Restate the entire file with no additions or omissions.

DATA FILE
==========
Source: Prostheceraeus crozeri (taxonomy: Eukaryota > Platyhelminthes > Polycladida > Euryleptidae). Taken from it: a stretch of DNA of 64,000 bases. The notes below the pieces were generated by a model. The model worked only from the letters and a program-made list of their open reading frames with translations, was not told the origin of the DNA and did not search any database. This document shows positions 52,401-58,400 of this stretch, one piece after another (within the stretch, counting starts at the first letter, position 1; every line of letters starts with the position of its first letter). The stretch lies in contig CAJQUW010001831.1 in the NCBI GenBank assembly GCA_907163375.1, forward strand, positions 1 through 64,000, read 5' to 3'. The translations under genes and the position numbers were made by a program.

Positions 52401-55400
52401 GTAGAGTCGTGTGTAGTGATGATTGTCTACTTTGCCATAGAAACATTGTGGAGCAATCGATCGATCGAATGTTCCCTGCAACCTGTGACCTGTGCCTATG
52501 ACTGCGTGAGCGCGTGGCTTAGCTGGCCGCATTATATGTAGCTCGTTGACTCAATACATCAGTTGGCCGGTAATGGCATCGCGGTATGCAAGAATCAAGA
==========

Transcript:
Source: Prostheceraeus crozeri (taxonomy: Eukaryota > Platyhelminthes > Polycladida > Euryleptidae). Taken from it: a stretch of DNA of 64,000 bases. The notes below the pieces were generated by a model. The model worked only from the letters and a program-made list of their open reading frames with translations, was not told the origin of the DNA and did not search any database. This document shows positions 52,401-58,400 of this stretch, one piece after another (within the stretch, counting starts at the first letter, position 1; every line of letters starts with the position of its first letter). The stretch lies in contig CAJQUW010001831.1 in the NCBI GenBank assembly GCA_907163375.1, forward strand, positions 1 through 64,000, read 5' to 3'. The translations under genes and the position numbers were made by a program.

Positions 52401-55400
52401 GTAGAGTCGTGTGTAGTGATGATTGTCTACTTTGCCATAGAAACATTGTGGAGCAATCGATCGATCGAATGTTCCCTGCAACCTGTGACCTGTGCCTATG
52501 ACTGCGTGAGCGCGTGGCTTAGCTGGCCGCATTATATGTAGCTCGTTGACTCAATACATCAGTTGGCCGGTAATGGCATCGCGGTATGCAAGAATCAAGA